BS in Computing and Business - New Undergraduate Major for Fall 2008
Nakayama is an associate professor who teaches a class, the Foundations of Computer Science, that explores the limits of what a computer can do; not just today's computers but also computers of the future. He is also developing a mathematical method that will explain failures in our electrical power grid. And a student of his is creating a computer simulation that will solve complex financial problems. Wall Street analysts rely on simulations to study the stock markets.
Why offer a degree in Computing and Business?
It’s simple: To allow students to learn both computing science and business management, which will make them more knowledgeable and more marketable. Corporations are eager to hire students who have technical and managerial skills. If students have both skills, a company won’t have to spend a year teaching a computer science major the fundamentals of business. Students with this degree will already know that. And being well rounded will help these graduates get promotions and, if they like, to become managers. Computing science and business management are two popular majors, and many high school seniors have a hard time choosing which one to major in. This degree makes it easy for them. They don’t have to decide which to major in: They can study both.
What will the Computing and Business degree focus on?
It will be technically oriented and focus on designing the sophisticated software systems and applications used by corporations, financial firms and Wall Street firms. They’ll learn computing skills -- networking and security, databases and data structures, operating systems and software engineering. But they also study fundamental business subjects such as accounting, finance, financial products, business operations and marketing.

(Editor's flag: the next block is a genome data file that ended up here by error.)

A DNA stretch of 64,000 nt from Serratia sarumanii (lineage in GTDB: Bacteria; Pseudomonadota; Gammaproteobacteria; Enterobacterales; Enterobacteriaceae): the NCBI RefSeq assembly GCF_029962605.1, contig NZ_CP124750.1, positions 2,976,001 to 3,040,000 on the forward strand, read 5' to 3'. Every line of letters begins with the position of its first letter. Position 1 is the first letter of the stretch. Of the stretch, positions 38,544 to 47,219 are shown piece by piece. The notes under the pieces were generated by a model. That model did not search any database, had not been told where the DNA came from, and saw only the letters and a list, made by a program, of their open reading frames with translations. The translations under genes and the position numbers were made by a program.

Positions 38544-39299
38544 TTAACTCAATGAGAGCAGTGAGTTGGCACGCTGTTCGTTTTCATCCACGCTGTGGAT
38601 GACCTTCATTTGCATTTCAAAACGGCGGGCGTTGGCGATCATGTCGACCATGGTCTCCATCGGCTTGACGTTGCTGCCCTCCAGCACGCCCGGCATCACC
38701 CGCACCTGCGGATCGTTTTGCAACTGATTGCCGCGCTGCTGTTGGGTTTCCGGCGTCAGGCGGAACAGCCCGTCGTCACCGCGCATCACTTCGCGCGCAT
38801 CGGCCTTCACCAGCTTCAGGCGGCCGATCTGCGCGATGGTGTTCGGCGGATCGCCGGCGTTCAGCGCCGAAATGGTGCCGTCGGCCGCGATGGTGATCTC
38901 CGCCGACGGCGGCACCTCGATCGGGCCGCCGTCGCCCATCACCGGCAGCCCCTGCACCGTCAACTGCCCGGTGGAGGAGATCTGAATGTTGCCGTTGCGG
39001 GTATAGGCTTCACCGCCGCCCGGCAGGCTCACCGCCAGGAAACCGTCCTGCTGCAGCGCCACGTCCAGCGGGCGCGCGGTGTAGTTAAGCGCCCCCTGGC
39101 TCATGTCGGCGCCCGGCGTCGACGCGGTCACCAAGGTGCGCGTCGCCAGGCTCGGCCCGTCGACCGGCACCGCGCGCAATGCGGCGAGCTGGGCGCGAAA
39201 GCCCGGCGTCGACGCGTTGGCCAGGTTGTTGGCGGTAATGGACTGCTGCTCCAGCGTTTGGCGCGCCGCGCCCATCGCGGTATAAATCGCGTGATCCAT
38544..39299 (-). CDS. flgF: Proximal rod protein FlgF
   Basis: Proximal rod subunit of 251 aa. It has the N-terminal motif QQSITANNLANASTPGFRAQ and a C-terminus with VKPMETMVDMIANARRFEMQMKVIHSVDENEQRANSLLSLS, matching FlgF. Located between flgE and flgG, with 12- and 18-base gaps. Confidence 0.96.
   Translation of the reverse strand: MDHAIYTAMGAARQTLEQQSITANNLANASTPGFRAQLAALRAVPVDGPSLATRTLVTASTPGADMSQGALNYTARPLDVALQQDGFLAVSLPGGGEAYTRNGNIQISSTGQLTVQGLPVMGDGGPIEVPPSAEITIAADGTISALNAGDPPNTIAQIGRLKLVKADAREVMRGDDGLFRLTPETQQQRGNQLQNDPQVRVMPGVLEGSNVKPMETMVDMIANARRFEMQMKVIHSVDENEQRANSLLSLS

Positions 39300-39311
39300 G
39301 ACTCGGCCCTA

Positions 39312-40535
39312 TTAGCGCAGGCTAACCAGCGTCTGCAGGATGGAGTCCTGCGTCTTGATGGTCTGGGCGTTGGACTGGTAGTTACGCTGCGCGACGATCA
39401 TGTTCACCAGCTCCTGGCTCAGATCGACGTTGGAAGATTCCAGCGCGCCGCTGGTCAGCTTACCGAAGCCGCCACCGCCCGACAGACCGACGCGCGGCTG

Will students with the Computing and business degree find good jobs?
Students who graduate with the Business and Computing degree, either a bachelor’s or a master’s, will be positioned to get high paying technology jobs. Their combination of business and computing knowledge will open doors to jobs in finance, insurance, marketing, telecommunications, consulting and the pharmaceutical industry. Since NJIT is located in the metropolitan area, the finance capital of the world, the Computing and Business degree is well suited for those wanting to pursue a career in finance. Graduates will be able to find finance jobs designing and developing software, designing databases, installing and running applications, ensuring security by setting up and maintaining firewalls, protecting and managing networks, running computer systems, enhancing financial systems, developing and maintaining websites and e-commerce systems, and providing IT support to traders and financial analysts.
What about internships and coops?
Oh yes, students will have access to abundant co-op and internship opportunities. They’ll also work as research assistants, helping their professors explore cutting-edge science and technology. One such technology is the Smart Campus project, where dozens of NJIT students are helping NJIT professors develop a new social network that will link the entire campus. Through what is called the Capstone Program, teams of students are placed in local businesses, where they work on solving real problems for those firms - problems that call upon the students to use computing and business skills. They get credit for the work, and they gain invaluable experience.
Is this BS in Computing and Business degree offered jointly?
Yes. Students will take classes at the College of Computing Sciences as well as at the School of Management. The College of Computing Science recently ranked 22nd in the nation for awarding bachelor’s degrees in computer science, and sixth for awarding master’s degrees, according to the National Science Foundation. The School of Management, which offers students an excellent business education, is among the limited number of business schools that are accredited by the International Association for Management Education. . School of Management professors, such as Michael Ehrlich, have had top jobs on Wall Street, and they share that experience with their students. So in a nutshell, the two new degrees have been created for students who like computing and business, and it will give them the edge when it comes time for them to find jobs.
Bachelor of Science in Computing and Business (745 KB, pdf)
(By Robert Florida, University Web Services)